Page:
Technology is improving at breakneck speed these days and that means we are buying new devices all the time. For many, new devices means getting rid of the old ones, and there may be some question as to what to do with these devices no longer in use.

You’ve probably heard that the batteries that power many devices and the internal components that make them function can actually be harmful to the groundwater and soil if placed in landfills, so there are already recycling programs in place for cell phones and computers where the components are broken down for protected disposal. But there are also great opportunities for people to donate slightly outdated devices in order to let them continue working in their original capacities.

Cell phone recycling programs not only break down devices, they sometimes redistribute them to people who need connectivity but can’t necessarily afford a newer model. Computers, at the same time, can be donated by the owner to senior citizens’ programs, nursing homes, assisted living facilities, non-profit organizations, schools, and more.

There’s a very important consideration before donating any device, though, and that’s making sure you protect your privacy. Just wiping data from the hard drive isn’t enough, some experts say, to keep a person with the right know-how from accessing your old files, which could include saved or downloaded bank statements, credit card statements, your tax documents if you filed electronically, and more.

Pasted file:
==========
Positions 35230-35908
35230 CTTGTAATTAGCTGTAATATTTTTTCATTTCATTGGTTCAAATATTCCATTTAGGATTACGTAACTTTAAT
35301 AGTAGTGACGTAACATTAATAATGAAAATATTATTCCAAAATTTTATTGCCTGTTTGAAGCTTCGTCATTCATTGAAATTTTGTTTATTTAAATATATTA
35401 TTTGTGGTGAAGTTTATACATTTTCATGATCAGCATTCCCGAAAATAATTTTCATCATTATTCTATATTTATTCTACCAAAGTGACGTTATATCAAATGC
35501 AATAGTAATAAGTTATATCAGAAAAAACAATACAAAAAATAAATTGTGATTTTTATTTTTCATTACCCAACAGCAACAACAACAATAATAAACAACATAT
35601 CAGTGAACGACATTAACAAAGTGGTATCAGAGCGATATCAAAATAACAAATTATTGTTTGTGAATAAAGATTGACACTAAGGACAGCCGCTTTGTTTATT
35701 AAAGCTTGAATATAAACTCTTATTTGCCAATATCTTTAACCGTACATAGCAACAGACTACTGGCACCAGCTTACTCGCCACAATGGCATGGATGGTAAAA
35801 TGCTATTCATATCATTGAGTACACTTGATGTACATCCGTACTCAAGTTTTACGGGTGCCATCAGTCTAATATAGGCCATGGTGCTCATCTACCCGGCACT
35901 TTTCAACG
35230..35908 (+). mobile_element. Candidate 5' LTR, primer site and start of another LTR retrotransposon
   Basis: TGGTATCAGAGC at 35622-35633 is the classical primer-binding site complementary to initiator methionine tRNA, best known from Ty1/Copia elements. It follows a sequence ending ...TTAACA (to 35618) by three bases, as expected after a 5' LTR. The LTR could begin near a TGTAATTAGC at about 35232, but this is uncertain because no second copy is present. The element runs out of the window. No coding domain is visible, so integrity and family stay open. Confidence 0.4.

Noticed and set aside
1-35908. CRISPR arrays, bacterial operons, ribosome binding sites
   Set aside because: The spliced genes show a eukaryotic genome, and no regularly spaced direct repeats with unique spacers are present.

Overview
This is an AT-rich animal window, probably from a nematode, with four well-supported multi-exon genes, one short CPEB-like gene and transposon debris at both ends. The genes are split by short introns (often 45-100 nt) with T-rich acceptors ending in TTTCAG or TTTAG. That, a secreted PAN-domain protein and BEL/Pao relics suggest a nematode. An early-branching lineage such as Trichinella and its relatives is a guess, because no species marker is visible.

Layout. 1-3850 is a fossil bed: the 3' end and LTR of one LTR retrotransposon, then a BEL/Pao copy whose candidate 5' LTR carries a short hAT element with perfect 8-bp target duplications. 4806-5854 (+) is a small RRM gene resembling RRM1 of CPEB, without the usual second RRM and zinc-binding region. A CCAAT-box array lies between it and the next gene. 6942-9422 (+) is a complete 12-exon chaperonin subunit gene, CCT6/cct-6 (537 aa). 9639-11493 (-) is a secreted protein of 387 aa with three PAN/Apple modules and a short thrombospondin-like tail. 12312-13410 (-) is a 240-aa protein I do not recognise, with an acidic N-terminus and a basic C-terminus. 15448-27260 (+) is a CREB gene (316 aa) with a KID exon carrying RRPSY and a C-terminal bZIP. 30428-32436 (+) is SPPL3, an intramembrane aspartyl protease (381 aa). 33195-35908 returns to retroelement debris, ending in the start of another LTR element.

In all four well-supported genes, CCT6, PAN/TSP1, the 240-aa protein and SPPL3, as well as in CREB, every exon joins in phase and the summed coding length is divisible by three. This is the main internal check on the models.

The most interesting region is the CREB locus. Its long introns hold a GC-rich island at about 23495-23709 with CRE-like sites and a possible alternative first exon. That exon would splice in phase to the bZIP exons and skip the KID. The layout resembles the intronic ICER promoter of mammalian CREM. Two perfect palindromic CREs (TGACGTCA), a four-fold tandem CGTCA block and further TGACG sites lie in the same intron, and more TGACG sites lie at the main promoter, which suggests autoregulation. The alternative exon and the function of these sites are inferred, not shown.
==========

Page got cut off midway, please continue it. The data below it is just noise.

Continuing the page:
Your first step before unplugging your original device for good is to back up any information you’re going to need on a high-capacity flash drive. Make sure you get it all, because you’re going to say goodbye to it forever. Once you’re certain you have all of your necessary data, you’ll want to reformat the hard drive. This is a PERMANENT step, and cannot be undone, so be sure that you’re ready to send this device out the door before you complete this step.

One of the safest ways to ensure that your data is protected before you give away your computer or laptop is to remove the hard drive. This will mean that the recipient will need to purchase a hard drive—or you can kindly purchase a new one to replace yours before donating, if you feel like it—which will ensure that your original hard drive and all of its data and files will remain with you. There are two reasons this is a great idea: first, you can physically destroy the hard drive if you wished—yes, literally with a hammer, but be sure to wear eye protection and get all the pieces up before disposing—or you can buy an inexpensive case at an electronics store (usually between $60 and $80, depending on the type of hard drive it is) and turn your old hard drive into an external hard drive on your new computer. You would still be able to access all of your old files, photos, videos, and more from your new computer, and you’d be able to store new files on it as well, avoiding clogging up your new computer with saved documents.

However you choose to dispose of your personal electronics, make sure you’ve stripped access to any online account logins, any passwords, and any personally identifiable information before letting it out of your sight.

 

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